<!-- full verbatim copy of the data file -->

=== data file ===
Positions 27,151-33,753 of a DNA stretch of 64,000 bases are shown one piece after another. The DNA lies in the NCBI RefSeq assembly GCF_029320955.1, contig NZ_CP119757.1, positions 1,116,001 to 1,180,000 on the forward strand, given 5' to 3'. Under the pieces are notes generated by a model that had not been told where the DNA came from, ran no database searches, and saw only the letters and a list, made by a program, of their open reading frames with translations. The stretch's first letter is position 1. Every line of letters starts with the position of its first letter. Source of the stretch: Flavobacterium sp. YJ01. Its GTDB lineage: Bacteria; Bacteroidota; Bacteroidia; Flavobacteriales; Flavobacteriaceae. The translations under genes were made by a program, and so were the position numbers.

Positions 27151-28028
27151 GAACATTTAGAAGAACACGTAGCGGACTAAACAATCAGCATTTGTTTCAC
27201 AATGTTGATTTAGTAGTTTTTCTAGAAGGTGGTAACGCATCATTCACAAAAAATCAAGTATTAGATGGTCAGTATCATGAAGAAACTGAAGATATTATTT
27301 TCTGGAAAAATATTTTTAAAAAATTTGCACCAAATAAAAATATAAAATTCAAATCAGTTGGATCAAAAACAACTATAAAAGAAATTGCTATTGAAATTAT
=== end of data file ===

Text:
Positions 27,151-33,753 of a DNA stretch of 64,000 bases are shown one piece after another. The DNA lies in the NCBI RefSeq assembly GCF_029320955.1, contig NZ_CP119757.1, positions 1,116,001 to 1,180,000 on the forward strand, given 5' to 3'. Under the pieces are notes generated by a model that had not been told where the DNA came from, ran no database searches, and saw only the letters and a list, made by a program, of their open reading frames with translations. The stretch's first letter is position 1. Every line of letters starts with the position of its first letter. Source of the stretch: Flavobacterium sp. YJ01. Its GTDB lineage: Bacteria; Bacteroidota; Bacteroidia; Flavobacteriales; Flavobacteriaceae. The translations under genes were made by a program, and so were the position numbers.

Positions 27151-28028
27151 GAACATTTAGAAGAACACGTAGCGGACTAAACAATCAGCATTTGTTTCAC
27201 AATGTTGATTTAGTAGTTTTTCTAGAAGGTGGTAACGCATCATTCACAAAAAATCAAGTATTAGATGGTCAGTATCATGAAGAAACTGAAGATATTATTT
27301 TCTGGAAAAATATTTTTAAAAAATTTGCACCAAATAAAAATATAAAATTCAAATCAGTTGGATCAAAAACAACTATAAAAGAAATTGCTATTGAAATTAT